Dreamit’s Karen Griffith Gryga said investors view Voiceitt as a technology that’s starting with “the thin edge of the wedge,” in the market for assistive tech. But it could be expanded to help people with strong accents use whatever voice-enabled technology Seattle or Silicon Valley comes up with next.

Weissberg explained that he came up with the idea for Voiceitt after his grandmother suffered from speech impairments following a stroke. The CEO said, “I realized how we take for granted the way we communicate by speaking. Losing this is really terrible, one of the hardest aspects of stroke recovery. So I didn’t say, right away, let’s start a company. But I began to talk with speech therapists and occupational therapists, and to learn everything I can about the problem and whether there was a market in need, there.”

An early version of Voiceitt will be available next year, but the app is in beta tests now. The company’s pilot customers are hospitals and schools, and people there who have speech differences because of a health condition, like those with cerebral palsy, Down syndrome, Parkinson’s or who are recovering from a traumatic brain injury or stroke.

Long-term, Weissberg said, “This could really be an accessibility extension to speech recognition for anyone, Google, Amazon, Apple, IBM or Microsoft. We’d love to function like a major OEM and work with all the major platforms.”

Source: techcrunch.com

Using Cell Phone Data to Predict the Next Epidemic

Whom you call is linked to where you travel, which dictates how viruses spread.Champion

Can big data about whom we call be used to predict how a viral epidemic will spread?

It seems unlikely. After all, viruses do not spread over a cell network; they need us to interact with people in person.

Yet, it turns out that the patterns in whom we call can be used to predict patterns in where we travel, according to new research from Kellogg’s Dashun Wang. This in turn can shed light on how an epidemic would spread.

Both phone calls and physical travel are highly influenced by geography. The further away a shopping mall or post office is from our home, after all, the less likely we are to visit it. Similarly, our friends who live in the neighborhood are a lot likelier to hear from us frequently than our extended family in Alberta.

But Wang and colleagues were able to take this a step further. By analyzing a huge amount of data on where people travel and whom they call, they were able to determine the mathematical formula that illustrates the link between how distance impacts these two very different activities. This understanding provides a framework for using data about long-distance interactions to predict physical ones—and vice versa.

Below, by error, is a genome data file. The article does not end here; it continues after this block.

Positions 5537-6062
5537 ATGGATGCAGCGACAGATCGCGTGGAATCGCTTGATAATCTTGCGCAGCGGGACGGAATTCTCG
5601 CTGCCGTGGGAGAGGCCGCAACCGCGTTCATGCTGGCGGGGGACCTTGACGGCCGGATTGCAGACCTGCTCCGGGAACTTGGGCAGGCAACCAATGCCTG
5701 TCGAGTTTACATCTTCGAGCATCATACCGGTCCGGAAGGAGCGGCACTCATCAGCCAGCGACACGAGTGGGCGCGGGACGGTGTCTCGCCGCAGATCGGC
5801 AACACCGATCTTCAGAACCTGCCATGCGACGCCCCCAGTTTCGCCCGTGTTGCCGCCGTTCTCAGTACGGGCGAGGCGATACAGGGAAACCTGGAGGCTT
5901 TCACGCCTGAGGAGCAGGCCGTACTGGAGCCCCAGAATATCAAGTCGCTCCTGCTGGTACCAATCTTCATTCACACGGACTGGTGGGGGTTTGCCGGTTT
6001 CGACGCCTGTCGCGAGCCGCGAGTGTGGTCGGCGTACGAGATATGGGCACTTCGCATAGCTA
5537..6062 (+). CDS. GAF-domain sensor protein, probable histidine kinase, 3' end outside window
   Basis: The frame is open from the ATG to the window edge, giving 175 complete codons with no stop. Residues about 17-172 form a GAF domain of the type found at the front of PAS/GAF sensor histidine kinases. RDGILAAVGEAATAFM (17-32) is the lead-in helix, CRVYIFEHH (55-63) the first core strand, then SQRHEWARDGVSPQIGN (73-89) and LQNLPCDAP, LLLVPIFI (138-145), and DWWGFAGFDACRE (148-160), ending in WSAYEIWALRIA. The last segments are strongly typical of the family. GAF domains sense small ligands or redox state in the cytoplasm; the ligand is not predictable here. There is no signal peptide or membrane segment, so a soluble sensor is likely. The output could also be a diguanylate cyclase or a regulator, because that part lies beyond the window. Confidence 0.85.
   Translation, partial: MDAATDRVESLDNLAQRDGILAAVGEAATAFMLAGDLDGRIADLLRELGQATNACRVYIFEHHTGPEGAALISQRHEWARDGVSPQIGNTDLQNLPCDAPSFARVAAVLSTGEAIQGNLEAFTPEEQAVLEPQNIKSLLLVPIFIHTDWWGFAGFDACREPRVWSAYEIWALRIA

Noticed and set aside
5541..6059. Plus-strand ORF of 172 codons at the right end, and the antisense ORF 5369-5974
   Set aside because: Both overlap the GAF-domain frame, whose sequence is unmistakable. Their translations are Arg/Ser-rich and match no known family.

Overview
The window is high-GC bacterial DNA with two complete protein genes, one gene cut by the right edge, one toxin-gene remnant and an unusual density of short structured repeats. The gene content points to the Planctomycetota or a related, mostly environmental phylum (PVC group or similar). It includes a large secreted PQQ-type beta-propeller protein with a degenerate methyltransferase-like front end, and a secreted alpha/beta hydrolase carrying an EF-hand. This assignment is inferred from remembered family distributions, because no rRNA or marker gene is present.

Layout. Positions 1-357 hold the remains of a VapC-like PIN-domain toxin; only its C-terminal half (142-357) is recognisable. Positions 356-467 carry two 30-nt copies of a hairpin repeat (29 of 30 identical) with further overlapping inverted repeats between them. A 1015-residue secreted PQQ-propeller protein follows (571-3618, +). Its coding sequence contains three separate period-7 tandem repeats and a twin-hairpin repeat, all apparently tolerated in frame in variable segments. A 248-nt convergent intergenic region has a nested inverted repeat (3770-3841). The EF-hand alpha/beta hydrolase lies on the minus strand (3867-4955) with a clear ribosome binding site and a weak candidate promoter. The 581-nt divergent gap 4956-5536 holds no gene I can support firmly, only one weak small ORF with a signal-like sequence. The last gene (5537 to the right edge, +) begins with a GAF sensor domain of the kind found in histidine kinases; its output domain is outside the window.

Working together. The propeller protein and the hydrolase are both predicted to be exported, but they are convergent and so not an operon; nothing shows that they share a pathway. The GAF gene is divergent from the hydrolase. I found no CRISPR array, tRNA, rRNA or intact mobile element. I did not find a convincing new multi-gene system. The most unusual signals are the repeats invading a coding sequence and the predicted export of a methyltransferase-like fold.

As humans, we do not like to think that someone could anticipate our actions, says Wang, an associate professor of management and organizations. But his evidence says otherwise. “It’s just fascinating to see this kind of deep mathematical relationship in human behavior,” he says.

Wang’s conclusions were based on the analysis of three massive troves of cell phone data collected for billing purposes. The data, from three nations spanning two continents, included geographic information about where cell phone users traveled, as well as information about each phone call placed or received, and how far a user was from the person on the other end of the line.

The discovery of this underlying relationship between physical and nonphysical interactions has significant practical implications. For example, the researchers were able to model the spread of a hypothetical virus, which started in a few randomly selected people and then spread to others in the vicinity, using only the data about the flow of phone calls between various parties. Those predictions were remarkably similar to ones generated by actual information about where users traveled and thus where they would be likely to spread or contract a disease.

“I think that’s a great example to illustrate the opportunities brought about by big data,” Wang says. “The paper represents a major step in our quantitative understanding of how geography governs the way in which we are connected. These insights can be particularly relevant in a business world that is becoming increasingly interconnected.”

Source: Kellogg Insight

Past, Present and Future of AI / Machine Learning (Google I/O ’17)

 

We are in the middle of a major shift in computing that’s transitioning us from a mobile-first world into one that’s AI-first. AI will touch every industry and transform the products and services we use daily. Breakthroughs in machine learning have enabled dramatic improvements in the quality of Google Translate, made your photos easier to organize with Google Photos, and enabled improvements in Search, Maps, YouTube, and more.

 

Shiny vs Useful: Which trends in the analytics market are business ready?

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Business analytics continues to be a hot segment in the enterprise software market and a core component of digital transformation for every organization. But there are many specific advances that are at differing points along the continuum of market readiness for actual use.